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September 9, 2009
See you in September
See you when the summer’s through
If you are saying goodbye at the station

Summer vacation is taking you away

Have a good time but remember
There is danger in the summer moon above

Will I see you in September

Or lose you to a summer love

How does one get a song from 1959 stuck in their head? And how does a once dedicated blogger lose their mojo for a full frickin month without the smallest compulsion to write? Meh, probably pure sucktastic karma, but I’d say the interweb is littered, littered! with blogs of the temporarily uninspired who can’t stand to face the proverbial music and re-face their (if any remain) readers with an apology.

I’m sorry. I’ll never leave you again.

There – we kosher now?


But just in case there are any hard feelings left, let me entice your love with a collection of photos of the “what-I-did-on-my-summer-vacation-while-you-were-left-behind” variety. Because people love those.

One of the best experiences in Prague’s culinary circles was the bottom-of-the-ladder culinary masterpieces – the sausages in Wenceslas Square. The trip to Prague from JFK was incredible – for the first time in my life, we were upgraded to First Class! What does this have to do with sausages? We got off the plane at 6:30am Standard Prague Time, and were at the hotel by 7:30am. Our hotel, the Icon Boutique, was incredibly beautiful and trendy, wonderfully located right off of Wenceslas Square, but also incredibly incredibly adherent to their check in times. Of 2pm.

This meant, the first logical steps from the hotel were directly into Wenceslas Square, and directly to the amazing smell of the sausage stands. I love the smell of ginormous Eastern European sausages in the morning.

We went with the reddest – and thus assumed spiciest of the bunch – ordering through pointing and nodding and didn’t know which sausage it is. It’s very good: hot, juicy, crispy on the outside and light texture in the side. Not too trashy tasting either. Though later I was told that the ‘white’ sausage is very good too

The other notable “what we did on vacation” – drink. A lot. We had a lot of beer during our trip. Enough that it felt logical to remark that “I need to drink more during the day” once we got home. This particular lager was in Cesky Krumlov, which is where the Eggenberg brewery is located in southern Bohemia. Cesky is a wonderful town, with its medieval streets, winding river, and lively vibe on a summer night.

The aroma of the Czech pilsners I had were almost as good as the flavors. The taste, in a word? Excellent. A little more understated than the Budvar and PIlsner Uruquell (the two other must-try Czech beers) that we downed, but the freshness of drinking this in it’s hometown was evident.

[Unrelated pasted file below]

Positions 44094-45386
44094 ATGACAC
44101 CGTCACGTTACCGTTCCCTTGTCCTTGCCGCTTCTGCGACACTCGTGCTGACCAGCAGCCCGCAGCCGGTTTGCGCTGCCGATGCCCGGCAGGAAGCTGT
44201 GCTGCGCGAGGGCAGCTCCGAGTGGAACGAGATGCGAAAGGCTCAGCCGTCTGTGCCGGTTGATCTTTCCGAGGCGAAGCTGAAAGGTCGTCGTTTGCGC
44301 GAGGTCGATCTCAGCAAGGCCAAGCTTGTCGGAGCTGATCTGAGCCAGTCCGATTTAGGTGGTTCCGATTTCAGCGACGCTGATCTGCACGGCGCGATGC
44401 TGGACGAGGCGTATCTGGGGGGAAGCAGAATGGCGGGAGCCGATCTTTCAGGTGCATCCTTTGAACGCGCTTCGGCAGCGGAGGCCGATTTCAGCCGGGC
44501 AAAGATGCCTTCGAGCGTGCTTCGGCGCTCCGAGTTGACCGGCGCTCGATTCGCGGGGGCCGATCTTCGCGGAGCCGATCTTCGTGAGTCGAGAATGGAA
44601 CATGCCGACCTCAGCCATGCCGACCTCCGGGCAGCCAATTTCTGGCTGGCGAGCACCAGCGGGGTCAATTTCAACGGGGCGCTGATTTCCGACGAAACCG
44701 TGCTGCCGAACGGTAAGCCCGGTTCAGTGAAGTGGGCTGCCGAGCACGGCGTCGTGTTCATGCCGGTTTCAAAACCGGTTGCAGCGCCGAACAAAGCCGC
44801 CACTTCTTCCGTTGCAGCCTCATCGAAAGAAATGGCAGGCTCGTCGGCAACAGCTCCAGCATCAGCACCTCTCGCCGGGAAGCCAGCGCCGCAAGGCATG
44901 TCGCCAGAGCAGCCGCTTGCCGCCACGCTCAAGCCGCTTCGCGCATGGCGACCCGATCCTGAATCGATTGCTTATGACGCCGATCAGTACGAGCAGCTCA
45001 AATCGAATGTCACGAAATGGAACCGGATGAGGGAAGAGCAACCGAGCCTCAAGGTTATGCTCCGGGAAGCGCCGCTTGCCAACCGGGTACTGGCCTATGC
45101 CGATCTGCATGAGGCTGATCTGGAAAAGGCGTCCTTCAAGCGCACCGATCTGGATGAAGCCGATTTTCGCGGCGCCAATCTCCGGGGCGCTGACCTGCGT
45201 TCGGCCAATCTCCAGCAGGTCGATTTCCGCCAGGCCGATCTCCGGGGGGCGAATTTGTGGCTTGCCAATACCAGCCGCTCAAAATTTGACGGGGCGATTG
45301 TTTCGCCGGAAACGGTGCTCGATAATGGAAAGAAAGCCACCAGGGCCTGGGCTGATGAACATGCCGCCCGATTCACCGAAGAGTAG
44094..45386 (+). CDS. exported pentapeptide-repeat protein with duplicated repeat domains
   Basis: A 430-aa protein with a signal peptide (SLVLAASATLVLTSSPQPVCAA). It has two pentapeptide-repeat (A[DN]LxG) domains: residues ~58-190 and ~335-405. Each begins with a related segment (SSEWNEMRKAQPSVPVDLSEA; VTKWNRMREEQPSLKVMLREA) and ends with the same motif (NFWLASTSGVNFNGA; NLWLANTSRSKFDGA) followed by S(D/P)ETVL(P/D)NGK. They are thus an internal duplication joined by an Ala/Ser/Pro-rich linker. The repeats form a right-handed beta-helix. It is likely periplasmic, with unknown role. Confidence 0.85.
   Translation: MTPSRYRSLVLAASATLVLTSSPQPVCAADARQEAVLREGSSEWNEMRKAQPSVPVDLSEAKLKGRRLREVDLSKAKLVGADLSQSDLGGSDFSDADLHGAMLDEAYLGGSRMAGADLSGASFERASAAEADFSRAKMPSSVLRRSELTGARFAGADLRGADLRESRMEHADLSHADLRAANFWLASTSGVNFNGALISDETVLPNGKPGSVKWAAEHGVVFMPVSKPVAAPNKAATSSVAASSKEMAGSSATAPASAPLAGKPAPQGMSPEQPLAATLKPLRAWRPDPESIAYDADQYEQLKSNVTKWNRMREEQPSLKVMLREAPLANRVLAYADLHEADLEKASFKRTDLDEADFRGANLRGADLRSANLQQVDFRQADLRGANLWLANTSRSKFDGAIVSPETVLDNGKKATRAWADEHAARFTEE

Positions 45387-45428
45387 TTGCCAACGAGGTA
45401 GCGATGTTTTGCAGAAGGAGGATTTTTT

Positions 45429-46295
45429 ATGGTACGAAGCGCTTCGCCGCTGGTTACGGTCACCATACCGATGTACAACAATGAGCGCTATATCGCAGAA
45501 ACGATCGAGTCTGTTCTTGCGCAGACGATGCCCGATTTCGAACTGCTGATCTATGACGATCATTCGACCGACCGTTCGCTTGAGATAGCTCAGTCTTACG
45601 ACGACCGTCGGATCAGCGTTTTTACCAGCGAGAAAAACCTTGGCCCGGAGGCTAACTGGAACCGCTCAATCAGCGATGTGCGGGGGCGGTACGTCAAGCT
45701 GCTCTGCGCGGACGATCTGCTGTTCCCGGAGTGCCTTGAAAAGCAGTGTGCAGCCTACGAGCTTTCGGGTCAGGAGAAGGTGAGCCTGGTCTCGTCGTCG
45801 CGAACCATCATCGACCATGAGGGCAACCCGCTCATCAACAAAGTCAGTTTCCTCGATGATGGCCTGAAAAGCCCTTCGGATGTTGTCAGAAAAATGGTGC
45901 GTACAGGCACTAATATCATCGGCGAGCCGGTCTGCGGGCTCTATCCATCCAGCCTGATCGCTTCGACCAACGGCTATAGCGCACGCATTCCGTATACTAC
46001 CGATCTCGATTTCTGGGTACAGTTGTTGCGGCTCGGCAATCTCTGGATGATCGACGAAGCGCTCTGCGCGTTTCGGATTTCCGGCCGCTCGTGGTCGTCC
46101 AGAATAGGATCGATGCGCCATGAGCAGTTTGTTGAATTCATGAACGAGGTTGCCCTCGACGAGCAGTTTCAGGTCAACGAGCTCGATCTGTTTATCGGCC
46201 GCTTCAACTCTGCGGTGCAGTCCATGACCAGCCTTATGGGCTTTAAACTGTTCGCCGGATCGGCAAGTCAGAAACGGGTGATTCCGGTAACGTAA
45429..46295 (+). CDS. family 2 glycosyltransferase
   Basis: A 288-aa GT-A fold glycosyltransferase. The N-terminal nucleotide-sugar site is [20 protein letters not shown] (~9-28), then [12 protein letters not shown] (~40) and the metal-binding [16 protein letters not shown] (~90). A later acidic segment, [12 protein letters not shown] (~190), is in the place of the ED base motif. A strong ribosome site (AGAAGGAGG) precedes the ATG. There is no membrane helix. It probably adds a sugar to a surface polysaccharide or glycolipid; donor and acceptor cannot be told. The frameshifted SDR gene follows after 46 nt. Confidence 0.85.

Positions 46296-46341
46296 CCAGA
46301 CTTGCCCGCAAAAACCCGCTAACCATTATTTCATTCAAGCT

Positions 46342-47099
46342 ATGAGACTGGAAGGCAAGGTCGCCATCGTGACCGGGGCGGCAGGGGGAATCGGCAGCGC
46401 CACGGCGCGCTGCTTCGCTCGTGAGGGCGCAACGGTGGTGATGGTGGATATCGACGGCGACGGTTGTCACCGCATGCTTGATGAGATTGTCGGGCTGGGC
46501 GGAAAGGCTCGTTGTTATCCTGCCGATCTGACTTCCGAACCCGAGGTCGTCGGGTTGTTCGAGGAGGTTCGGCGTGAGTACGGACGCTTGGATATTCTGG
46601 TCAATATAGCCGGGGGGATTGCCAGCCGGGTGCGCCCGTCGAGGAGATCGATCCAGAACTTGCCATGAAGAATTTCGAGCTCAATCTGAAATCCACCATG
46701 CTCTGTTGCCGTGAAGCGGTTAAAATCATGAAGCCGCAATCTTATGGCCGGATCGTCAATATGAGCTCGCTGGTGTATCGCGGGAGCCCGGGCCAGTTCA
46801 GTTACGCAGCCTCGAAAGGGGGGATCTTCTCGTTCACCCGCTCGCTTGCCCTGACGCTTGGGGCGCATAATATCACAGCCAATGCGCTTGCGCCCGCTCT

Someone schooled me that when talking about beer, you need to talk about “mouth feel,” which made me convulse into a fit of giggles. But…hehehe…if you want to know about the mouth feel…hehehaha… this was medium bodied and filled me up more than I expected. The truth is, you’re in a medieval Czech town, surrounded by a lovely castle on the hill, lots of small intimate restaurants serving up good hearty Czech meals, and the half liter cost about 60 cents. Any beer advocate could drink these all night.

All in all, there was only a Czech dish here or there that really grabbed my attention, but none more then the chicken with peaches and feta. The husband and I eat ordered it once, which proved sufficient for figuring it out at home. Gotta love the Czech cuisine for that fact alone – they are never trying to be cryptic with their titles or ingredient lists. I was told by numerous waiters and waitresses that this was because most of the solidly “Czech” foods were evolutions of peasant foods. This could be “things to tell all tourist” information, but I am enticed to believe them, particularly after an influx of Czech food.

2 tblsp extra-virgin olive oil
1 tblsp peach jam
1/4 tsp cayenne
2 tbsp sherry vinegar
3 ripe yellow peaches, peeled and slicedsher salt
4 boneless, skinless chicken breast
1/2 cup crumbled feta cheese
kosher salt to taste

Mix flour with salt and pepper in a shallow plate. Dip the chicken into the flour, shaking off any excess, making sure to coat completely and evenly.

Heat olive oil in a large, oven-proof skillet (NOT nonstick) over medium heat. Cook the chicken breasts for 2 minutes on each side, just until browned. Turn heat to low and tent pan with chicken to make sure it cooks through, but adjusting heat and flipping as needed to avoid burning.

In a medium bowl, whisk together oil, jam, cayenne, vinegar, and salt. Add peach slices and gently toss to coat with dressing. Let sit for up to 12 hours for the dressing to evolve (or serve right away – its still really tasty).

Arrange chicken on a large platter. Evenly spoon peaches and dressing over chicken. Sprinkle with feta. I’ve seen walnuts and fresh basil sprinkled on top, too. But I have yet to get to that variation.

One Comment leave one →
  1. March 9, 2010 4:03 pm

    Did you try it out? Because the fact that its warmer then 50 degrees right now has me completely in the mood for chicken and peaches.

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